Failures by the Internal Revenue Service to detect identity theft cost the government $3.6 billion in 2012. Scary thing is, that's 30% less than in 2011, according to the Treasury Department's Tax Administration inspector general.
Despite getting much better at preventing it than in previous years, the IRS still allowed refunds claimed on 1.1 million tax returns filed under stolen Social Security numbers in 2012, said the office of the Treasury Inspector General for Tax Administration (TIGTA), in its report.
A significant contributor to the overall U.S tax gap, "Undetected tax-refund fraud results in significant unintended federal outlays and erodes taxpayer confidence in the federal tax system," TIGTA wrote.
The TIGTA report showed the IRS also incorrectly paid out $385 million in refunds claimed on 141,000 returns filed under stolen individual taxpayer identification numbers (ITINs).
Individual taxpayer identification numbers (ITINs) are typically issued by the IRS to workers who do not qualify for Social Security numbers. ITINs should not be confused with "Federal Tax ID Numbers," also known as "Employer Identification Numbers (EINs)," which are assigned to businesses.
In a separate report, TIGTA also criticized the IRS for taking an average of 312 days to resolve cases of fraudulent tax returns filed under stolen identities.
"Identity theft is a growing epidemic, and I continue to be troubled by the lengthy case-processing delays and tax-account errors experienced by victims of tax-related identity theft," said Treasury inspector general J. Russell George.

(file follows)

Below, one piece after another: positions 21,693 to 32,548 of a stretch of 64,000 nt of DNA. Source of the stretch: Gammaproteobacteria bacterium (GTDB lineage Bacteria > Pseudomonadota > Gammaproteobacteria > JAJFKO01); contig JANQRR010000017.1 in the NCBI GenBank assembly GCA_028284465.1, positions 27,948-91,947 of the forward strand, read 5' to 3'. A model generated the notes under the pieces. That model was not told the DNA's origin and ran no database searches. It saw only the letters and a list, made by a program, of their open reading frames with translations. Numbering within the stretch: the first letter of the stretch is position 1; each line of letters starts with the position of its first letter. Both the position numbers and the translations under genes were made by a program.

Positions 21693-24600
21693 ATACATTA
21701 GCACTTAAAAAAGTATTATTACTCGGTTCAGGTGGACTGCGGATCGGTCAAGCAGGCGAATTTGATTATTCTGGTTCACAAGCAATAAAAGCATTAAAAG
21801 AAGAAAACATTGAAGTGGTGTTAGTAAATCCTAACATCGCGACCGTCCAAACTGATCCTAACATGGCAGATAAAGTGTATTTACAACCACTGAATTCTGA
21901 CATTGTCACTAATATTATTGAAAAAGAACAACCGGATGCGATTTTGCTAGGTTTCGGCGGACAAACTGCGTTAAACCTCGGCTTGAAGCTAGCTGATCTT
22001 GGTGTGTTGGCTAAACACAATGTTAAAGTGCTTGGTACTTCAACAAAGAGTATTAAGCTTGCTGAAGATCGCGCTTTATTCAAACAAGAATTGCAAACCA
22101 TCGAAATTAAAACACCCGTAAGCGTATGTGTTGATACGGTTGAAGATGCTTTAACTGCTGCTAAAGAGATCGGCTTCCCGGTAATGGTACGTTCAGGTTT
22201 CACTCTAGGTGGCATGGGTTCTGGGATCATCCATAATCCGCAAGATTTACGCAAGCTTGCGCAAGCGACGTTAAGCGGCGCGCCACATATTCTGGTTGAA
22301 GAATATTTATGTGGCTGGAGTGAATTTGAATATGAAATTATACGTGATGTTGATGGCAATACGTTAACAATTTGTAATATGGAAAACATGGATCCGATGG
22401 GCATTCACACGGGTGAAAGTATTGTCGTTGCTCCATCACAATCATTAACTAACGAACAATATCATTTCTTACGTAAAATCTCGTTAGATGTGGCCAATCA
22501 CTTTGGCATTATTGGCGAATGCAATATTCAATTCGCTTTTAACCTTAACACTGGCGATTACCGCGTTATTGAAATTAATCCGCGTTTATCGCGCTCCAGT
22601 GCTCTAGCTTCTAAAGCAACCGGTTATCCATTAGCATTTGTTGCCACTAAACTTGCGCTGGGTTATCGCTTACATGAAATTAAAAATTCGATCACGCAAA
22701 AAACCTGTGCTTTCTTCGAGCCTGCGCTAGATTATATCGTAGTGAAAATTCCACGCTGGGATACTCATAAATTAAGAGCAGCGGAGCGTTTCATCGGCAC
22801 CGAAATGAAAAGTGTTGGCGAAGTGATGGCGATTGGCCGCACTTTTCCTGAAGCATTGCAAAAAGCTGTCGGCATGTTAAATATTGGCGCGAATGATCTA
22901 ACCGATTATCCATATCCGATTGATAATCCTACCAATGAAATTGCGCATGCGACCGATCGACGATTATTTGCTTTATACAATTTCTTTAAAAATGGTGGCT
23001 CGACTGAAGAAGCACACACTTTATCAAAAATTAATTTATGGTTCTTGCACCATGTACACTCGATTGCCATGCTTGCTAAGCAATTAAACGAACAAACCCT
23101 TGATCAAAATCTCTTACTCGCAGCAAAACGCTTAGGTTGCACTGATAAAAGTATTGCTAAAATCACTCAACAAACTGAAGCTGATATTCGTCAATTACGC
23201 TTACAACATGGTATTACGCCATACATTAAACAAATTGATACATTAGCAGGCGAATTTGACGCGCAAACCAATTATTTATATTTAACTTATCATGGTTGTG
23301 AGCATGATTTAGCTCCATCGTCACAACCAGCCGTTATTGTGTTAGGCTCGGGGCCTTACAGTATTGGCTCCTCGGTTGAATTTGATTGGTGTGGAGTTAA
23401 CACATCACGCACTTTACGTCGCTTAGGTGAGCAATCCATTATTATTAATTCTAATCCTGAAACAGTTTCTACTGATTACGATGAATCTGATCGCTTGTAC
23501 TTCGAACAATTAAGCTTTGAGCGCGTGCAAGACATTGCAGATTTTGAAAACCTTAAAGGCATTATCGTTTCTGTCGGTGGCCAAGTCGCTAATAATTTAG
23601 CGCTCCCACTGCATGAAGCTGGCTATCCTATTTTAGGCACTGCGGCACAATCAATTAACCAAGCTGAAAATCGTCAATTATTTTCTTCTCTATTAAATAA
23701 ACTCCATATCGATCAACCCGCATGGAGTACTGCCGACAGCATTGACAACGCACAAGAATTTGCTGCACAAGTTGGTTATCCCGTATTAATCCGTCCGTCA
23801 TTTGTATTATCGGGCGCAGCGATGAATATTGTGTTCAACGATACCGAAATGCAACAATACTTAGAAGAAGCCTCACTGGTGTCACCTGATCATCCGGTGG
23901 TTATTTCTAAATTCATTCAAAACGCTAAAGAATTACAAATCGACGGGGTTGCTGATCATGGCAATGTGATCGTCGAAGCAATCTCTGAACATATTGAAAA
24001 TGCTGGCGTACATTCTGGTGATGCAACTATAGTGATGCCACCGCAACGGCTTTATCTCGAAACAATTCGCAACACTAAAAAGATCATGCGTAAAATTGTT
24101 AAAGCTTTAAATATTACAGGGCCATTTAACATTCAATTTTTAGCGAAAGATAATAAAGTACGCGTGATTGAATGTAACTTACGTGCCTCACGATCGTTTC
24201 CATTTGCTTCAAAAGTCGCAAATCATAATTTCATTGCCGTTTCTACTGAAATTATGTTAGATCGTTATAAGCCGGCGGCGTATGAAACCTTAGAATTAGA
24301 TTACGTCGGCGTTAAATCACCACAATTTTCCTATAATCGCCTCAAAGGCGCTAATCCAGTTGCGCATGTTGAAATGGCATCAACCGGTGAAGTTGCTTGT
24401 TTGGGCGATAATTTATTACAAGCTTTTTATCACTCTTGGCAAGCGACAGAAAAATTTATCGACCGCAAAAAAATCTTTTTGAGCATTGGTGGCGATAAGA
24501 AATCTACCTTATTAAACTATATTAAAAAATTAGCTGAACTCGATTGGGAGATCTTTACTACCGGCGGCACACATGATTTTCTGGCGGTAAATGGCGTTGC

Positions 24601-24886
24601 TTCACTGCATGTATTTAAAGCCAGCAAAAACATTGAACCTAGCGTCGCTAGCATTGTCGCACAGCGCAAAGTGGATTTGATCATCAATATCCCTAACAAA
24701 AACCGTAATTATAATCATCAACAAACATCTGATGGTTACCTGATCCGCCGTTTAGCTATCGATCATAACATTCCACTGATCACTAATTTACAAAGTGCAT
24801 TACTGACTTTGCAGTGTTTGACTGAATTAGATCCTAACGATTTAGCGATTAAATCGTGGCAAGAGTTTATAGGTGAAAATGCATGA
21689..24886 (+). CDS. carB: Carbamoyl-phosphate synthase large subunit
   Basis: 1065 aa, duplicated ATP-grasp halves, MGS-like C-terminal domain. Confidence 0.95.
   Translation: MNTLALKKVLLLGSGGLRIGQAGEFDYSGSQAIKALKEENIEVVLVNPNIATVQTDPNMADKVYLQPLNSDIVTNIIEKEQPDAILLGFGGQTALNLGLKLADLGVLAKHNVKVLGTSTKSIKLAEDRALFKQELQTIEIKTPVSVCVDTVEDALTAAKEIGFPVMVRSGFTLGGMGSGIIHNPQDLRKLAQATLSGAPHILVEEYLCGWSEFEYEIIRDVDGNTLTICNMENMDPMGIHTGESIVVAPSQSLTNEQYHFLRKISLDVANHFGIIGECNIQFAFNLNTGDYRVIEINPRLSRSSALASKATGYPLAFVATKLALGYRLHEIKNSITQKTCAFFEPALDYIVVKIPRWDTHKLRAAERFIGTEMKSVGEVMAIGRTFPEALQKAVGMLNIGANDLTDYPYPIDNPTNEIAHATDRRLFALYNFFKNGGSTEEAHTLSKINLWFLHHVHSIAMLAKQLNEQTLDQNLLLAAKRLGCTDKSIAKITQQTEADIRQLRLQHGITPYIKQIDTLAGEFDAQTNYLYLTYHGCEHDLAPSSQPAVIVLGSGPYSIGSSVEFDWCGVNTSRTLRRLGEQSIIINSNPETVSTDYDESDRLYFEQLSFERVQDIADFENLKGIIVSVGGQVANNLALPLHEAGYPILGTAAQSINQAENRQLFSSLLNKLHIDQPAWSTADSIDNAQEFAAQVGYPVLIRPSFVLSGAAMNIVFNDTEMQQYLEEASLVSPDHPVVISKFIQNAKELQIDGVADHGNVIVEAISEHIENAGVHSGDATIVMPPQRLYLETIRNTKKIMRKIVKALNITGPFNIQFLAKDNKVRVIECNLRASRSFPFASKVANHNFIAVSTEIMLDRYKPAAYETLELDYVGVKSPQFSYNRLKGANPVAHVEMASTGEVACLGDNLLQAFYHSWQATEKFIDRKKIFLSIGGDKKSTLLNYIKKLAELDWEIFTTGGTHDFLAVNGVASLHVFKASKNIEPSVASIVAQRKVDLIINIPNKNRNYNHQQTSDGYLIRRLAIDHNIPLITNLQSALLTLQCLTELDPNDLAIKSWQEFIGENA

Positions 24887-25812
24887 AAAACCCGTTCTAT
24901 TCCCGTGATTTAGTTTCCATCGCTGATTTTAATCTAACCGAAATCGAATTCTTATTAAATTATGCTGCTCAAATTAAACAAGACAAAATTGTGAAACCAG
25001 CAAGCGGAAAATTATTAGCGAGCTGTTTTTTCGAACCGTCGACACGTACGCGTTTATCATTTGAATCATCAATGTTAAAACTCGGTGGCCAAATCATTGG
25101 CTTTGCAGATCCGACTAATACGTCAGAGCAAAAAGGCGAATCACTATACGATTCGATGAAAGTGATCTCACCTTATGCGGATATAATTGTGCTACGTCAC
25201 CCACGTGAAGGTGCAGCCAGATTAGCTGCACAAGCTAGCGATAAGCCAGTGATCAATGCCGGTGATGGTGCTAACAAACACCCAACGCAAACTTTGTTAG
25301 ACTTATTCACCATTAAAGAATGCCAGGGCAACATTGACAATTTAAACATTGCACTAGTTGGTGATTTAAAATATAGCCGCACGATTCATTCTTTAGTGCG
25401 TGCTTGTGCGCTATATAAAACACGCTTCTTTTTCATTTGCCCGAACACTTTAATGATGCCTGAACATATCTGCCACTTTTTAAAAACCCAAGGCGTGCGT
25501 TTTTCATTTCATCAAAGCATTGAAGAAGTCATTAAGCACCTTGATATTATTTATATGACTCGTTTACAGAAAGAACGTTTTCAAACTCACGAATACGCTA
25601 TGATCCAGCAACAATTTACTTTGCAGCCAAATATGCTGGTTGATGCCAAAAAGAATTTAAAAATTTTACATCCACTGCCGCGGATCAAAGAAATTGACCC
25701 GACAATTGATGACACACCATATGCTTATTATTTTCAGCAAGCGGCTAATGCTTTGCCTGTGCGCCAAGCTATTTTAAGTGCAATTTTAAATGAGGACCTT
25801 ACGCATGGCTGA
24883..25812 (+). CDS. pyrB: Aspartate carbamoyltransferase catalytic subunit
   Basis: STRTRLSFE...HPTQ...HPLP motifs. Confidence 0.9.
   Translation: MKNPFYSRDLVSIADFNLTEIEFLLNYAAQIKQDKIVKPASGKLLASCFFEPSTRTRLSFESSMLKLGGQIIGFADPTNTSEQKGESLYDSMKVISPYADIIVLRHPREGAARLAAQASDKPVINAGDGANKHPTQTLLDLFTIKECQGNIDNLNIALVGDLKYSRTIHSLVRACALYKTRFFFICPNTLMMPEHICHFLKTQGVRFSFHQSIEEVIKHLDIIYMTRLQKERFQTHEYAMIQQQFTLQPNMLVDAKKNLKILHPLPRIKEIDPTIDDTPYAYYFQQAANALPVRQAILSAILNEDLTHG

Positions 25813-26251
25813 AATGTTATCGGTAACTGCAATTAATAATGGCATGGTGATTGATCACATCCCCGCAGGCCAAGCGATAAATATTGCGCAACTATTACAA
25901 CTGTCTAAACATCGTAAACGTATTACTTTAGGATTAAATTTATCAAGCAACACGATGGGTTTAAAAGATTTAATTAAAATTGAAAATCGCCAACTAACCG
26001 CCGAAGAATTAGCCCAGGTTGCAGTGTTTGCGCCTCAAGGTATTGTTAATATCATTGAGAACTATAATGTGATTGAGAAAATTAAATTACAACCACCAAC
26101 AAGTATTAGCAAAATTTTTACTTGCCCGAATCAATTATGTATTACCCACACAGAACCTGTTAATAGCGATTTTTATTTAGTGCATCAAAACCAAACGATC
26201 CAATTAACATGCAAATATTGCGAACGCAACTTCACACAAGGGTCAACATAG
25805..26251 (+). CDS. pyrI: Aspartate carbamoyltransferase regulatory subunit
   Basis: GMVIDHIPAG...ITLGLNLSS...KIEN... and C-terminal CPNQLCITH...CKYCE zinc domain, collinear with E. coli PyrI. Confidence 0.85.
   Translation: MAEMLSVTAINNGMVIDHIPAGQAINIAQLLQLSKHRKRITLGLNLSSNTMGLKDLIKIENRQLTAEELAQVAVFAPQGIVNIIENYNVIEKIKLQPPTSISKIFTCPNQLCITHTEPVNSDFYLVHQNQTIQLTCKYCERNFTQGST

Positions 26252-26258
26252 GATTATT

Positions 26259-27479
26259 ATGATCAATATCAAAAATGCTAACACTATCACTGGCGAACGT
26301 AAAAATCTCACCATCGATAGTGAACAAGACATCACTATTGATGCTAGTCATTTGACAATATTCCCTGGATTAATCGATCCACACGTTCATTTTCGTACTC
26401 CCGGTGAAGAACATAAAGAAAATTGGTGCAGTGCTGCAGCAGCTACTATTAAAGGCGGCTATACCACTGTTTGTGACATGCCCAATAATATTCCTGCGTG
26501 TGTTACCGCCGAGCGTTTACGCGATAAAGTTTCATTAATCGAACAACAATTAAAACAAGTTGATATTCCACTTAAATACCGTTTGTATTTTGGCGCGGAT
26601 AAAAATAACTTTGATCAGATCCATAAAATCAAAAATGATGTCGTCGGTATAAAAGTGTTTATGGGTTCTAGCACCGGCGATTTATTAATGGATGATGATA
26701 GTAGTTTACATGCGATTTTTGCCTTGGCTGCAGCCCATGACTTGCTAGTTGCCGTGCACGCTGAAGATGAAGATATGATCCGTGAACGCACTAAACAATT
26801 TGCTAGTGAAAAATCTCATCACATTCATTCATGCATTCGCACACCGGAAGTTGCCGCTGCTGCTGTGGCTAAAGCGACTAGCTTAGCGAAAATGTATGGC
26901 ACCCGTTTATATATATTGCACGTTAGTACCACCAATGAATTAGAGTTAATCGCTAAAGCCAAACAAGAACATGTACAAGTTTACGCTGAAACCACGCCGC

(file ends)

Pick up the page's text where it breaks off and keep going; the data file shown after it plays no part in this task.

George blamed the delays partially on the IRS policy requiring extra staff members to answer telephone inquiries during the tax filing season rush, and partially on the IRS' failure to fully understand its own processes for dealing with identity theft. According to the report, nearly 75% of the 183 IRS employees interviewed by TIGTA said they found the identity theft procedures confusing.
Many of the stolen Social Security numbers and ITINs used to file the fraudulent tax returns belonged to persons who were no longer required to file returns, thus preventing the IRS from detecting multiple returns filed under the same ID numbers.
What TIGTA Recommended
Treasury inspector general George recommended that the IRS should ensure that its employees assigned to detecting and dealing with identity theft spend all their time doing so, rather than answering phone-in questions.
In addition, he recommended that the IRS develop identity theft processes that were clear and consistent enough for it employees to understand.
According the report, the IRS agreed, as I would suspect, most honest taxpayers.